I made it to Tokyo!! Finally, after years of dreaming about it, I am in this magical city. Growing up, I was taught several things about Japan. The World War II, Buddhism, Kimonos… not particularly in that order, but you get it. The few things that stuck out the most were, Yen, the Bullet train, and capsule hotels. The idea of sleeping in a pod absolutely fascinated me. So when I knew I was heading to Tokyo, I had to do some research on which capsule hotel I should stay at.
Where I Stayed
The number one capsule hotel that popped up was 9 Hours Shinjuku. It is located in the heart of the city and super close to all the fabulous shopping. I was sold! The photos and reviews showcased a very sophisticated and modern looking hotel. A huge work lounge for guests to use whenever they pleased, and of course free wi-fi.
The additional amenities included two towels, pajama set( very comfortable), a toothbrush, toothpaste, and slippers. The pods themselves are separated between men and women, as well as the bathrooms which are located on a separate floor. The setup is very futuristic as the walls, ceiling, and floors are all painted black. The sleeping cells are white with individual lights inside. A curtain can be pulled shut to create privacy.
The showers and bathrooms located on the 7th floor include individual shower stalls and a line of individual sinks. Very clean and very private. I quickly learned too that my hair tools worked perfectly fine in Japan! Score.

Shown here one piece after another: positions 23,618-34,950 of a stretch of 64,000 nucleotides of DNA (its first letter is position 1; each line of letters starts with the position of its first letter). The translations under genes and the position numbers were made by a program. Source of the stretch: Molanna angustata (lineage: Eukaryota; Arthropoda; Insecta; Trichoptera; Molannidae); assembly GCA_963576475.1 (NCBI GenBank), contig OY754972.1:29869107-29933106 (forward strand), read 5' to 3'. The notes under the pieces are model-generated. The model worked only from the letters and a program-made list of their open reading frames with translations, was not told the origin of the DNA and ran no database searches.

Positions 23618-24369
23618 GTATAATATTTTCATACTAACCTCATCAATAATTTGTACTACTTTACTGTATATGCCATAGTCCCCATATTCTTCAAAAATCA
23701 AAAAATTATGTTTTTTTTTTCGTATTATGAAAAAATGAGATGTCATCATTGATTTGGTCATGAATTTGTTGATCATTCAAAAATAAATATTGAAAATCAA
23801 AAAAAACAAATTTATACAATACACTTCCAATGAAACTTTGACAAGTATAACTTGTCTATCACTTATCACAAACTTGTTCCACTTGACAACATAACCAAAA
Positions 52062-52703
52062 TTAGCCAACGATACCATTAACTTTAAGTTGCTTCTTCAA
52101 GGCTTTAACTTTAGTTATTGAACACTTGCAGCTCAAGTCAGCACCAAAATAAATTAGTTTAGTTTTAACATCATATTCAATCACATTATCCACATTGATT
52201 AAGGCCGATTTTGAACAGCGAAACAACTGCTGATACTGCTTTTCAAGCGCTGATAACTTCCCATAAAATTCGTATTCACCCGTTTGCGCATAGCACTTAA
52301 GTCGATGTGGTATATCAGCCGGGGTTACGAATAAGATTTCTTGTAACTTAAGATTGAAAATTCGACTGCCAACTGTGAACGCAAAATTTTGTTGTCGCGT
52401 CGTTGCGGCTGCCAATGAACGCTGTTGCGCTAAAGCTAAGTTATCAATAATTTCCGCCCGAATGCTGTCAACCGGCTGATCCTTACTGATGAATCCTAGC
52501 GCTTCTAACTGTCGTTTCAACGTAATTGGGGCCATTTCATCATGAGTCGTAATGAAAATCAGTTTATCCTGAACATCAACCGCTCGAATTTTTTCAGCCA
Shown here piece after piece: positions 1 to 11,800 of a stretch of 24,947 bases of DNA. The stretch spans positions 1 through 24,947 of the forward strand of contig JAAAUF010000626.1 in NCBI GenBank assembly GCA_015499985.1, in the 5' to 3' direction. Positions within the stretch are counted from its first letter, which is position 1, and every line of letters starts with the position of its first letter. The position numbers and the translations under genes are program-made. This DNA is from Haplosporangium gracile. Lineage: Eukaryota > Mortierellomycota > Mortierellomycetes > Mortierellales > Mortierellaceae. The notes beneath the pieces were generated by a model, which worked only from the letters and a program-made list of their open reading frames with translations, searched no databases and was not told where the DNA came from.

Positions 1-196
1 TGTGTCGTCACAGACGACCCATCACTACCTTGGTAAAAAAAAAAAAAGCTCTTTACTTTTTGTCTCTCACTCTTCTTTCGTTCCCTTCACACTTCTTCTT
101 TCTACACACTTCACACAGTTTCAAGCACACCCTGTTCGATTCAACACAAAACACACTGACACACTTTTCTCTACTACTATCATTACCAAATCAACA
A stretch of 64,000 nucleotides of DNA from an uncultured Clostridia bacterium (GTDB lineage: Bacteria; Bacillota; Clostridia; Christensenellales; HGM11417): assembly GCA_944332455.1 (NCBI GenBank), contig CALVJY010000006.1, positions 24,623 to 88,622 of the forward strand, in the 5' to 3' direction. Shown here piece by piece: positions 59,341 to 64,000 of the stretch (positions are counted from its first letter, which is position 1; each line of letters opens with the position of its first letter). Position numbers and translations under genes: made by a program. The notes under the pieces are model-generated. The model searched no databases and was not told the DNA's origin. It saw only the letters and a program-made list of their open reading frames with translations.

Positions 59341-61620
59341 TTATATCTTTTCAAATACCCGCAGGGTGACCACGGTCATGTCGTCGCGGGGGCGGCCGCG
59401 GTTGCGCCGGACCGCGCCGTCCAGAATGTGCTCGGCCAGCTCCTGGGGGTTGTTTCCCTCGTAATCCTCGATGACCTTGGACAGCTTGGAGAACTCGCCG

What It Was Like
Upon checking it, it was very inviting and a beautiful facility. It was easy to get to the capsule hotel on the Yamanote Line. The lobby was bright with floor to ceiling windows on both sides of the lobby. The staff were very pleasant and friendly to greet me, even though I didn’t know any Japaneses. The views of Tokyo were breathtaking from the lobby. But that’s all the windows you will see in this place. The rest is completely blocked off to keep the noise level to a minimum.
After I checked in, I received a card that unlocked my personal locker. I quickly placed my belongings inside so I could explore. The locker fit my carryon roller suitcase, coat, and backpack. There was a separate section just for shoes! Later, I took a peak inside and found I had a top bunk. I was really happy about that until I realized those stairs aren’t the easiest to climb. I did like how the pods aren’t directly above one another, which helps reduce noise for your neighbors below.
The entire facility was spotless clean. Like impeccable. There was one pillow that was shaped in a way that made it super easy to get comfortable. The duvet blanket was the perfect amount of weight as well. A lot of people report they get hot in their pods, I actually was a little chilly.
The one thing that they didn’t warn you on is that it gets a bit noisy with people always shuffling in and out of the room. As with any hostel situation, it’s never perfectly quiet. If you have some great ear plugs you are good to go.
I loved the community that was available that I wouldn’t have found at a traditional hotel. This was really nice especially for a solo traveler. I also thought the price was ideal (averaging about $40 per night). I felt very comfortable and very safe. You do have to check out and check in each day you at this particular capsule hotel. It’s part of how they clean the facility. But you can leave your bags in the locker while you are out. I think 2 days is plenty at this particular capsule hotel. The first night I didn’t sleep too well because I was adjusting to the concept of sharing a sleep space with others. The second night, I completely zonked out and slept like a baby. Just know it may take you a night to adjust. Overall, the price is right and the location, service, amenities, cleanliness, plus safety is even better.
I have one more Capsule hotel in Kyoto to try out! It is even more luxe than this one, but half the price of a traditional hotel in Kyoto. It’s also a freestanding pod instead of stacked. Stay tuned for that review. Also, would you ever try this?
Inside my pod
Follow along as I travel Japan here!